"For six hours every day," she continued, "You will be expected to learn at a faster rate than any being has yet achieved, for reasons you cannot understand, in ways which are in their very nature illogical. You will suffer as I constantly remind you of your imminent exams and the ways in which I will punish you if you fail. You will receive utterly unreasonable amounts of homework and be given no time to do it in. You will be crippled under the weight of the textbooks which I am about to issue you, and at the end of it all, you will sit the worst exam my sick and twisted mind can contrive, utterly irrelevant to the work you have been doing all year. But don't get too comfortable. Because at the end of this year, when you think it's all over, you'll be wrong! Because you'll have to do it all again next year, only it'll be even HARDER! My name is Mrs Cane, welcome to my class. Let us begin!"


English 227
By Perian.
  You've watched the movies. Good start on the pathway to Tolkienian enlightenment. You've read the books. Congratulations! That's was a step that many refuse to take. Wasn't it a wonderful experience? You've been a subscriber to this newsletter, perhaps even for the full two years (almost) of its existence. Good one. There are few such free sources of Tolkien discussion and information, sayeth Perian the Boastful. But it's true. Where else on this planet are you going to read about the histories of obscure swords or the questionable habits of wizards in a single publication? (If you have an answer to that please submit to the 'Reviews' column.)
  You've reached a plateau. Other than actually contributing to this newsletter (which we highly recommend) how more Tolkien obsessed can you get? Where in Middle-earth can you go for new information?
  Why, Middle-earth, of course. New Middle-earth, that is. Right here in Wellington, New Zealand.
  I'm sure that many of you have gone through the process of picking a tertiary school, and know full well the difficulties involved. Recently this duty fell upon a friend of mine. For the duration of this anecdote let's call he- er, him Perry. Perry was never too terribly fond of school, but his life was going in the tightening circles often characteristic of being flushed down a toilet. It was a matter of "jump into the paper (a prospectus leaflet, probably) being offered by a rare, bug-loving entity, or sink". So he jumped. The trouble is that he was then tipped unceremoneously onto a small mountain of leaflets and virtual fliers which all had the same basic message: "I'm ready and willing to accept your (variable) tuition fees; Pick me!"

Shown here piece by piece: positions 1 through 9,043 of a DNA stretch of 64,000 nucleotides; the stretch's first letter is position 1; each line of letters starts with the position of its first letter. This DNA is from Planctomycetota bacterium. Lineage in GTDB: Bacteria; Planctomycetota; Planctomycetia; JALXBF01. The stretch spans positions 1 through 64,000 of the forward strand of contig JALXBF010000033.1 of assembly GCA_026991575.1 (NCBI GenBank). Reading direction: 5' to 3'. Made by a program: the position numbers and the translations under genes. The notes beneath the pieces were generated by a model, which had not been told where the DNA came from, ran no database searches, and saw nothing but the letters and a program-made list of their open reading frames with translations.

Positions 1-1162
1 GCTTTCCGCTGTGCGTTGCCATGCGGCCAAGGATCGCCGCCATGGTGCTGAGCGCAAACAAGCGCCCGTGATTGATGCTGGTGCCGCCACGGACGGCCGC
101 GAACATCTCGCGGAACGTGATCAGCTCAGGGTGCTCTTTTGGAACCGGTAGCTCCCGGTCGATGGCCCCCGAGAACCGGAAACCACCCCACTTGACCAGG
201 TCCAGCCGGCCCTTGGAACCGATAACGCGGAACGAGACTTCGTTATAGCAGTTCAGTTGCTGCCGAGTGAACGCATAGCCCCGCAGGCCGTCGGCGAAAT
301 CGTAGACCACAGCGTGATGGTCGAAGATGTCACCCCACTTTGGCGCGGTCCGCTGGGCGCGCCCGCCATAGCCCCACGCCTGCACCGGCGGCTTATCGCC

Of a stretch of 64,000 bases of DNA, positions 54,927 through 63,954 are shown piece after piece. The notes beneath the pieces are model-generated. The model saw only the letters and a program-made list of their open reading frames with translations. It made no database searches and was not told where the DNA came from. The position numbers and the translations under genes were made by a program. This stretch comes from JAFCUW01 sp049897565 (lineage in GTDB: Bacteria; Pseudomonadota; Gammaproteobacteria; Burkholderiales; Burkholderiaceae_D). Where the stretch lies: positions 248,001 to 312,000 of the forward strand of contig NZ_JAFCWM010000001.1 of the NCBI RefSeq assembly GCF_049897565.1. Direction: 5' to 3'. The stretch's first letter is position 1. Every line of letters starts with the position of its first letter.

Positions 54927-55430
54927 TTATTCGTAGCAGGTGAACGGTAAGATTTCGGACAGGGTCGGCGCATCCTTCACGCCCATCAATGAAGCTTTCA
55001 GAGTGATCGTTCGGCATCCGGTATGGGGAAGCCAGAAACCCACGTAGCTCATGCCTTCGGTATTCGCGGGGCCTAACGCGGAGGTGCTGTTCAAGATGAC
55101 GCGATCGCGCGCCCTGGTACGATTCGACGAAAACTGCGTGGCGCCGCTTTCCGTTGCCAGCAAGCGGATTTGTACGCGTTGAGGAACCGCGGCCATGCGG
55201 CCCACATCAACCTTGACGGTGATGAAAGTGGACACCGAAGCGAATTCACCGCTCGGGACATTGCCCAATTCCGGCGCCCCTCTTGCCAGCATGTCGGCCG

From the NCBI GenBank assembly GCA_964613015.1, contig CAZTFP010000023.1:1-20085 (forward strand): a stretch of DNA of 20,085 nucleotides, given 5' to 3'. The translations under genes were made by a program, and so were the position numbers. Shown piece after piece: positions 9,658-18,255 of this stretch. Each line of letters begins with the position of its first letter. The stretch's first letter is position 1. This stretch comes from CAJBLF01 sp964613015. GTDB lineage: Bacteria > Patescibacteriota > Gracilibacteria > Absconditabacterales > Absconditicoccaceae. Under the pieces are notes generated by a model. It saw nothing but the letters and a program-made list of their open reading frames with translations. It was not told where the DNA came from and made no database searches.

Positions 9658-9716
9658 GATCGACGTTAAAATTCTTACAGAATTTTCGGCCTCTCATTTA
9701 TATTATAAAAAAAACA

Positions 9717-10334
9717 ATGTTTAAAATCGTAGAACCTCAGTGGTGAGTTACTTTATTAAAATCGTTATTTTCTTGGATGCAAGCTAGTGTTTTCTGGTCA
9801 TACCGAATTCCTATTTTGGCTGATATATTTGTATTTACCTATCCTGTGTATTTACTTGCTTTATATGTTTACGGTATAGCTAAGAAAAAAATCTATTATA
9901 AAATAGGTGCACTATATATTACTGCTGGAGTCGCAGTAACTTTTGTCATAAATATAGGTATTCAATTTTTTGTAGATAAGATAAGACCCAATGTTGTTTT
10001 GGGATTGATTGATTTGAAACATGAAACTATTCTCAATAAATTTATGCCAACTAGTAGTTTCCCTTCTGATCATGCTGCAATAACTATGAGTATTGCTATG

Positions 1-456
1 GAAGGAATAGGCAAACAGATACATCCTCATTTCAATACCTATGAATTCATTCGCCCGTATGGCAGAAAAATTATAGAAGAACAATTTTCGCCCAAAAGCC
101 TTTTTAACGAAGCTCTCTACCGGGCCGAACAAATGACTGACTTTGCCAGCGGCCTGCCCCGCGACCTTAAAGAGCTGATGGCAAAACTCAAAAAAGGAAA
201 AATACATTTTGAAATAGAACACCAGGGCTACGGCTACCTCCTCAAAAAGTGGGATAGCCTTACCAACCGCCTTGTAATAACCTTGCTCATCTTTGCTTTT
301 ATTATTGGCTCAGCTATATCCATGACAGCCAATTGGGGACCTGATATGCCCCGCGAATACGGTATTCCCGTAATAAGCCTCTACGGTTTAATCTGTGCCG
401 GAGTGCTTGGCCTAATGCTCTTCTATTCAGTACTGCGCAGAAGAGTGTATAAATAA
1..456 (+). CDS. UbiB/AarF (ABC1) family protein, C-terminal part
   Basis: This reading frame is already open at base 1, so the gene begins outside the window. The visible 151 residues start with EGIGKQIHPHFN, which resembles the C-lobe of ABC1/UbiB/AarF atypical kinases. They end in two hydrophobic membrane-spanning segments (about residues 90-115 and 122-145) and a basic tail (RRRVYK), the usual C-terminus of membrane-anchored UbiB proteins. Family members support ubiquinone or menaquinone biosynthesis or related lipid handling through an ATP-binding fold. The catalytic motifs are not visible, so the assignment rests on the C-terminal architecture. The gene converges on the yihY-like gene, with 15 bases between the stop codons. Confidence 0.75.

So he began to wriggle through the pile, trying to eliminate all but one. The first elimination was easy - it had to be in an English speaking country. Or an elvish speaking one, but Perry wasn't so lucky at finding those. The second was easy, too - it had to be, with some stretching of the imagination, affordable. There go the European options. It had to encourage independent thought. Bloody hell, that eliminated University entirely. But wait! No, here's one... looks pretty good to our Perry. Hey, it's in Wellington! The tuition isn't bad (damn it, why aren't people paid for their time learning their trade as they used to be?), and they have a class in WHAT?
  Perry did a doubletake.
  They're kidding. They have to be. 22 points toward an English Major for a class on Tolkien and his medieval sources? Study and homework of what our focal fantasy-fiend studies every day anyway?
  What Perry did not realize is that in order to get into this class sh- er, he, would have to spend a great deal of time away from both Tolkien and his indomitable fans. But that is another story.
  And so, good Tolkienists, there is hope yet that a greater (or lesser, depending on the content of the course, but our Perry has great hope, as it has been whispered that one of the key lecturers was educated at Oxford by the master himself) level of appreciation of the works of Tolkien can be achieved. If you are suffering from lack of Tolkien-related things to do with your life (hey, maybe it could develop into an entire professional field; Tolkien-trained scholars invading every school!) you can always fly (I recommend Gwaihir, as the airfare is otherwise rather outrageous) down to Wellywood for a bit of accredited intellectual perusal. Beowulf, the Saga of the Volsungs and Rings, who could ask for more?